1 year old bitch - not spayed - lady rescued it but now feels that her flat is not big enough for the dog.

Tuesday 04.12.12.

18 month old bitch - not spayed - boyfriend bought it as a puppy as a present for her but she is now working full time.

3 year old male - not castrated - had from puppy - only likes the lady and is growling at her 2 year old son.

7 year old bitch - not spayed - owner fleeing domestic violence. Wednesday 05.12.12.

2 year old bitch - unsure if spayed - chained in a garden day and night - neighbours all very distressed but the owners do not want to give the dog up. I have advised calling the RSPCA and the local authority - we have no powers for dogs in these situations.

4 year old bitch - unsure if spayed - found straying, emaciated and in terrible pain with a severe ear infection. The kind gentleman who took her is paying for her ear treatment but cannot keep her himself as he already has two large dogs of his own.5 year old bitch - spayed - owner in hospital - unable to care for the dog (Dog Warden called)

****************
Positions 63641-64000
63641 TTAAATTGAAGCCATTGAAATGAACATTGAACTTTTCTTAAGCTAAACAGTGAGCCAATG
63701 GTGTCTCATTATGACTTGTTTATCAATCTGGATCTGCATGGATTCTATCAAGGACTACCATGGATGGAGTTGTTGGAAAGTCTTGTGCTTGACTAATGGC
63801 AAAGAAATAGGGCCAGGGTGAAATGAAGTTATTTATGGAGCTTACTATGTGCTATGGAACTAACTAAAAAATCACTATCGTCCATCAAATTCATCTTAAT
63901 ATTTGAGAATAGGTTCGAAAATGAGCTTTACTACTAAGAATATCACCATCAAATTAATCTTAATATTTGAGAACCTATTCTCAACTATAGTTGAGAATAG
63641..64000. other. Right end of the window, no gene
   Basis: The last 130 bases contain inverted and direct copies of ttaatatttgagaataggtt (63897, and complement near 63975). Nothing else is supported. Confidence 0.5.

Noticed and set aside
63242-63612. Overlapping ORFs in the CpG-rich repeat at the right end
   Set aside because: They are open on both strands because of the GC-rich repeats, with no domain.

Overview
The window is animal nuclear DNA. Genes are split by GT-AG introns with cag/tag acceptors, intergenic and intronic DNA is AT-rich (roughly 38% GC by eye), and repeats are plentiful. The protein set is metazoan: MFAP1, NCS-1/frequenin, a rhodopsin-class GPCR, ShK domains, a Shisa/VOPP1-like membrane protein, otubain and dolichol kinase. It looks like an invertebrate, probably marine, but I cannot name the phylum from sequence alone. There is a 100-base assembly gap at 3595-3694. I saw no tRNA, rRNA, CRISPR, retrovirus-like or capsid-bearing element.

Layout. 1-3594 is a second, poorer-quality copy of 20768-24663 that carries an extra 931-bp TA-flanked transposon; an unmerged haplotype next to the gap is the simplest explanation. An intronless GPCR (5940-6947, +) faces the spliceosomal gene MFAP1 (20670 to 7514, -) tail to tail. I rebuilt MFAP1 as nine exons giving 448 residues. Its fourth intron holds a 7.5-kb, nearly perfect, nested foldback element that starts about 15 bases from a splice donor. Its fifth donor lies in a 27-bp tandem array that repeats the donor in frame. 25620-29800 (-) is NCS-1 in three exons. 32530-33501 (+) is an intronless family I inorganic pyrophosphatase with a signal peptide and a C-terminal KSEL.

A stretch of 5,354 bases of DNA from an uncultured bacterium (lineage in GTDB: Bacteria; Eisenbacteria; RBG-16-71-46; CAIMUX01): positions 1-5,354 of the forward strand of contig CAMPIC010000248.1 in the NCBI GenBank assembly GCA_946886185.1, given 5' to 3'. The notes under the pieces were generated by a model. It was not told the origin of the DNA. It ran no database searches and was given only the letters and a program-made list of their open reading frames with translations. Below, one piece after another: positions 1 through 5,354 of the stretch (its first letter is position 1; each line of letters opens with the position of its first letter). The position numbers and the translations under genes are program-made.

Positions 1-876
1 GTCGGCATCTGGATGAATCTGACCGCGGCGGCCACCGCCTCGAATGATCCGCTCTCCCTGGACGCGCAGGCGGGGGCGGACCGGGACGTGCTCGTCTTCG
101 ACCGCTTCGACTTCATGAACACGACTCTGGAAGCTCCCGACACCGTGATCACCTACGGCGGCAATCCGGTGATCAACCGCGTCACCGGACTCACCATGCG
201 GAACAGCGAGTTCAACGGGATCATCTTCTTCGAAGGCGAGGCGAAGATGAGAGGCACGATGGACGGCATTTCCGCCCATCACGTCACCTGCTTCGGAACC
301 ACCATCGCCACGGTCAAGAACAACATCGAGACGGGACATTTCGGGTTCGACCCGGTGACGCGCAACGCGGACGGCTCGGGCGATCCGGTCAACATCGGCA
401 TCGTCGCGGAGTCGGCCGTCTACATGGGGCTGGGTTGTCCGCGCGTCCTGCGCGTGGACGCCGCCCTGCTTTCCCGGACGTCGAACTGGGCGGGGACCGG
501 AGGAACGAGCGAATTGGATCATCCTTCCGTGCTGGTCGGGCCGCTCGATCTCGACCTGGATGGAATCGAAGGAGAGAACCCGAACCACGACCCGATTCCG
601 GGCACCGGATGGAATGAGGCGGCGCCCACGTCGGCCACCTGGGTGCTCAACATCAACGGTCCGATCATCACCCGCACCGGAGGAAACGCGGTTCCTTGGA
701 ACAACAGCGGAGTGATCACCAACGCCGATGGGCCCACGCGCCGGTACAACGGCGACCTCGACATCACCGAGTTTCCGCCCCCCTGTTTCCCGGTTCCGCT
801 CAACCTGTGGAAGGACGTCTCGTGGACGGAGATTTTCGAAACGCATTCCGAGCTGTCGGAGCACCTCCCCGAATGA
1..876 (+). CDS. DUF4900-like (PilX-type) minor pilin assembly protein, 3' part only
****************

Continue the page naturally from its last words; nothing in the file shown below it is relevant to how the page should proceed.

6 year old male - not castrated - as above Please Note - both these dogs are in the care of the Dog Warden.1 year old bitch - not spayed - owner has had a stroke - his mother is prepared to pay for the spay if a rescue can take the dog.

10 year old male - castrated - owner has gone bankrupt and is moving to a cheap property where the landlord will not allow dogs Please Note ; this is the lady's -partner's dog that they have had from a puppy!

2 year old bitch - not spayed - owner 79 and unable to control.

5 year old bitch - not spayed - owner 79 and unable to control. Please note - owner would not say where he rescued the dogs from or how long ago!

14 month old bitch - not spayed - man rescued it from a friend of a friend while down the pub - dog has escaped from garden and attaked two other dogs and also bitten the owners - police involved.